-Polybius, 48.1-10

When Seleucos III was assassinated by the Gallatians Apaturius and Nicanor, Achaeus avenged his murder by putting the two assassins to death, and taking the command of the army and management of affairs which Polybius reports that he "conducted both with prudence and magnanimity". Further he did not initially declare himself king, but did so only after conquering much of Asia minor for the Seleucids.

"Although the opportunity was favourable and he was eagerly urged by the troops to assume the diadem, he decided not to do so, and holding the throne for the younger brother Antiochus, advanced energetically and recovered the whole of the country on this side of Taurus. But when he met with a success that surpassed his expectations, having shut up Attalus in Pergamus itself and made himself master of all the rest of the country he was so elated by his good fortune that in a very short space of time he swerved clean away from rectitude, and having assumed the diadem and styled himself king he was at this moment the most imposing and formidable of all the kings and potentates on this side of the Taurus."
-Polybius, 48.1-10

He issued coins from Sardes and campaigned in Pisidia and Pamphilia, reigning roughly 8 years from 220 to the autumn or winter of 214 when he was captured by Antiochus III at Sardes, the capital of Asia Minor for the Seleucid. Chrubasik's Oxford thesis is an excellent resource for discussion of Antiochos Hierax, Achaios and the nature of their usurpations.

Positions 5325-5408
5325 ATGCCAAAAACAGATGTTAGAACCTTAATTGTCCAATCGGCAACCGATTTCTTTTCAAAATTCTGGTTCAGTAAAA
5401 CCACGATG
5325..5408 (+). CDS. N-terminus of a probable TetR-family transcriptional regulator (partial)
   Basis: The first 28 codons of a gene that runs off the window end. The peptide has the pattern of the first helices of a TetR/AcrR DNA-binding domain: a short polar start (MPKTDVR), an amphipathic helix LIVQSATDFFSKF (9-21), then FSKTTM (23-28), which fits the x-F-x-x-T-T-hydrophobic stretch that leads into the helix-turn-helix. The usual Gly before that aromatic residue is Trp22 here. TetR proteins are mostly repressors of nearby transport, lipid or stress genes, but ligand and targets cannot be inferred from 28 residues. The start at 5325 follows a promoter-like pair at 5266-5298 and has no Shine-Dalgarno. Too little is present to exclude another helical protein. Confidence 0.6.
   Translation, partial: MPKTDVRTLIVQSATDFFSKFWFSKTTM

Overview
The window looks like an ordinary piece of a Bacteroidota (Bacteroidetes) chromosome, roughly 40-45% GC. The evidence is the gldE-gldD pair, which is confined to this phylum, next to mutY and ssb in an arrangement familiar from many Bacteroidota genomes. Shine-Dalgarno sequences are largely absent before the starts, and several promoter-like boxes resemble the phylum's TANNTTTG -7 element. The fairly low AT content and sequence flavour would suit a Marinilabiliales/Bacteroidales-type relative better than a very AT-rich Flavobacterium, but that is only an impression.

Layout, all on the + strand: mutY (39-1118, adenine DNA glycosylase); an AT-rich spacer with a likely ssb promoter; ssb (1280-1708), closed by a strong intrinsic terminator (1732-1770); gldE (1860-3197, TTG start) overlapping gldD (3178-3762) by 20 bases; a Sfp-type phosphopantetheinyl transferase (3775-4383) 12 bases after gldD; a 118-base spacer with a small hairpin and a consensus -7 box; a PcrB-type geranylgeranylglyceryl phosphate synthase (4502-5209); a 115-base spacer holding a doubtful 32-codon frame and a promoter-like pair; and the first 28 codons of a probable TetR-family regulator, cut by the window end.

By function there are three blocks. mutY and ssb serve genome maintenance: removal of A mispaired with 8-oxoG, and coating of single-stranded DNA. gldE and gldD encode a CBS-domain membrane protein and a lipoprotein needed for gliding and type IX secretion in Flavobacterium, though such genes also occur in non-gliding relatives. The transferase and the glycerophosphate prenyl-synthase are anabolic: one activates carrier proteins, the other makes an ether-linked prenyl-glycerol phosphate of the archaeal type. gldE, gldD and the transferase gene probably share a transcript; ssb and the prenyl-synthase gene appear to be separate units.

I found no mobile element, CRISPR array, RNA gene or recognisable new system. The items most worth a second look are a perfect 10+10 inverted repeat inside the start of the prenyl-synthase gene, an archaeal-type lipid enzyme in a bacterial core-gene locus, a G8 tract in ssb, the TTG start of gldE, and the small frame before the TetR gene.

Seleucid Kings, Achaios (Usurper, 220-214 BC), AE, Sardes, Denomination B (5.78g 20mm)

Obv: Laureate head of Apollo with corkscrew curls right.

Rev: BAΣIΛEΩΣ / AXAIOY, eagle standing right, with palm frond over shoulder.

Ref: SC 955; HGC 9, 435.

The make an example of the usurper, Antiochus III had him flayed, then beheaded and his body impaled. The flaying would have alluded to the story of Marsyas, who dared to challenge Apollo. [see Sulla & Apollo] This coin from Sardes, his only mint where he issued multiple bronze denominations differentiated by the reverses. He also issued precious metal coinage which is limited to a few examples as Antiochus would have melted them down after capturing Sardes. Chrubasik reports 5 precious metal issues known in 2011.

It is interesting to note that the word "usurper" seems to be gaining in popularity / usage after years of decline:

Graph for "usurper" and "Userper" from the Google Books Ngram Viewer .

There are still a few kings that I am hoping to add to this Seleucid collection. This coin representing Demetrios I, who was missing from the collection above, and is a recent addition.

Seleukid Empire, Demetrios I Soter, Serrate Æ 15mm, 3.63g, Antioch on the Orontes, 162-150 BC

Obv: Bridled head of horse to left Rev: [BAΣIΛEΩΣ] ΔHMHTPIOY, head of elephant to right

Ref: SC 1646

Additional Sources:

  • Houghton, A., Lorber, C. C., & Hoover, O. D. (2002-2008). Seleucid coins: A comprehensive catalogue. The American Numismatic Society; Classical Numismatic Group.

  • Chrubasik, B. (2011). The men who would be king: Kings and usurpers in the Seleukid Empire. (Doctoral dissertation). University of Oxford, Oxford, England.

  • Polybius. (1922). The Histories (William Roger Paton, Trans.). [Polybius, began to write his Histories when he was taken to Rome as a hostage at the end of the 3rd Macedonian War, 171-168 BCE]. Section 48.1-10.

  • Justinus. (1853). Epitome of Pompeius Trogus' Philippic Histories, (Rev. J.S.Watson, Trans.), [Justin wrote in the 2 or 3rd century CE and incorporated late first or early second century CEwritings of Pompeius Trogus in his Epitome]. Section 27.2

  • Dodd, Rebecca (2009), "Coinage and conflict: the manipulation of Seleucid political imagery.", PhD thesis, University of Glasgow.